Tuesday, July 5, 2011

Today in Labor History—July 5

July 5, 1888 – Three women were fired from the Bryant & May factory in East London for exposing the appalling working conditions there. The other 672 women laborers come out in solidarity leading to the “Match Girls' Strike” which was unsuccessful as a strike, but highly effective at generating solidarity and galvanizing the working class movement. (From the Daily Bleed)

 July 5, 1894 –Federal government and troops interfered with a peaceful labor strike, led by Eugene Debs, against the Pullman Palace Car Company, which had cut wages. Federal troops killed 34 American Railway Union members in the Chicago area. Debs and others were imprisoned for violating injunctions. (From the Daily Bleed)

July 5, 1934 - Two strikers were shot and killed and more than 100 were injured by San Francisco police in what came to be known as "Bloody Thursday," leading to one of the last General Strikes in U.S. The governor called in the National Guard to suppress the strike. Police and Guard violence led to 43 injuries due to clubbing and gas, and 30 more for bullet wounds. Two chemical companies used the unrest as an opportunity to test and sell their wares. According to the Daily Bleed, Joseph Roush, from Federal Laboratories, shot a long-range tear gas shell at the strikers. He then told his company, "I might mention that during one of the riots, I shot a long-range projectile into a group, a shell hitting one man and causing a fracture of the skull, from which he has since died. As he was a Communist, I have had no feeling in the matter and I am sorry that I did not get more."  (From the Daily Bleed and Workday Minnesota)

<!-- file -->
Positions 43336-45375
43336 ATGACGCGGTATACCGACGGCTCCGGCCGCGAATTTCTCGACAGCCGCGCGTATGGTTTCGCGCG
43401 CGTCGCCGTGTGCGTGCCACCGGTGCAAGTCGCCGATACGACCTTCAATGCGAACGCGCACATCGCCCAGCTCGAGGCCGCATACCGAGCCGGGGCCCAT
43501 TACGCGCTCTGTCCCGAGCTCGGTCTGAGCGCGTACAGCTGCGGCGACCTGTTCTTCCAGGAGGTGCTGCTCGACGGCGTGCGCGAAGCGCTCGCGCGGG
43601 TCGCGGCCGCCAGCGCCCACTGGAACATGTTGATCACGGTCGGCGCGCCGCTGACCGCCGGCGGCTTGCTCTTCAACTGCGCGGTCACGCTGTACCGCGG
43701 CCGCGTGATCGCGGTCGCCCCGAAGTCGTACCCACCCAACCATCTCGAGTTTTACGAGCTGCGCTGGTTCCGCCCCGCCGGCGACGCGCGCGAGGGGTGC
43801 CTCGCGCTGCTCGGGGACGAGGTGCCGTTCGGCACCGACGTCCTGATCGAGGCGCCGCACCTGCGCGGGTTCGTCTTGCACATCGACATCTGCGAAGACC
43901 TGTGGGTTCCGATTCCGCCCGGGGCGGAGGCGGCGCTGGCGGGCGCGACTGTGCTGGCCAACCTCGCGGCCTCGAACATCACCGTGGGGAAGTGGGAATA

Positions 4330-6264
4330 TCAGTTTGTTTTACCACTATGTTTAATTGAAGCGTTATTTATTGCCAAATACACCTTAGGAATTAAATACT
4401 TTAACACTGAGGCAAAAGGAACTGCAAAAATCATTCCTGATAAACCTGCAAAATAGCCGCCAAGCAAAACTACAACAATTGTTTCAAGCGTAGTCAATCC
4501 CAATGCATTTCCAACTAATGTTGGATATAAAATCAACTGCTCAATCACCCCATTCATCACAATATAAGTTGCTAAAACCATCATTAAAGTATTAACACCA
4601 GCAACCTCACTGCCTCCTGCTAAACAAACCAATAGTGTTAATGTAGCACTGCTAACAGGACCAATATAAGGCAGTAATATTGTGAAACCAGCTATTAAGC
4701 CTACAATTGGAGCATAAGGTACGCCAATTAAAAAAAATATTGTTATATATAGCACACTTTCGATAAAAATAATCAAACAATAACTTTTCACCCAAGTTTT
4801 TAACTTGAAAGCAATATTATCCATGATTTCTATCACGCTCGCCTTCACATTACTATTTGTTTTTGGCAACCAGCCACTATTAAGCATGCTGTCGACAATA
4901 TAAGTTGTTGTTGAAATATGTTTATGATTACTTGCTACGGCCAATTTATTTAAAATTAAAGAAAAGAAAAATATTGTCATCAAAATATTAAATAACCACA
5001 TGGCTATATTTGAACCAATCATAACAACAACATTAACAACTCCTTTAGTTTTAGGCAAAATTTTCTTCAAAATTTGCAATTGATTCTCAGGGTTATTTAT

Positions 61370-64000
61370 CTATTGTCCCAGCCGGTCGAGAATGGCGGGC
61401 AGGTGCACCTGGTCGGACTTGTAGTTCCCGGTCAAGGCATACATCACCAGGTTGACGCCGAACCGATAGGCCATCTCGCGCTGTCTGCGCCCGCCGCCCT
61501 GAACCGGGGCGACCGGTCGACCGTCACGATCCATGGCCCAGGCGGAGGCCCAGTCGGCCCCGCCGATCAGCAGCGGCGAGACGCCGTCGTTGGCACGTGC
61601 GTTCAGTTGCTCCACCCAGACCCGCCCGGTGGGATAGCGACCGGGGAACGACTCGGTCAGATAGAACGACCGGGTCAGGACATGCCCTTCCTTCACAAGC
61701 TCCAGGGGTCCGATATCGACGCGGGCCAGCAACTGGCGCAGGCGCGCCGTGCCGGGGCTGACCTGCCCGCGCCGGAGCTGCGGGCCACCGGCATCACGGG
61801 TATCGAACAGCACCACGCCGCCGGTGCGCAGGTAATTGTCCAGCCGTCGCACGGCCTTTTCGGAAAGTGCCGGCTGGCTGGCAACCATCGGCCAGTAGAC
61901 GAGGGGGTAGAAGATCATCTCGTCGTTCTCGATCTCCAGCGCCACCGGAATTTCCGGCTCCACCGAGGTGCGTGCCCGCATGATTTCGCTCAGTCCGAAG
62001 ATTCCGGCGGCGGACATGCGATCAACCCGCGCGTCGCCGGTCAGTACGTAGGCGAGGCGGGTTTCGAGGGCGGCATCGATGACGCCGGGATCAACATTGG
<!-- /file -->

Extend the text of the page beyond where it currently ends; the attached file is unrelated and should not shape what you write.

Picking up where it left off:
July 5, 1998 – Rebel Longshoreman, writer and Wobbly Gilbert Mers (1908-1998) died. Mers wrote the book Working the Waterfront: The Ups & Downs of a Rebel Longshoreman in which he exposed the Texas Rangers of the 1930s and 40s as legalized strike-breaking bullies.
(From the Daily Bleed)

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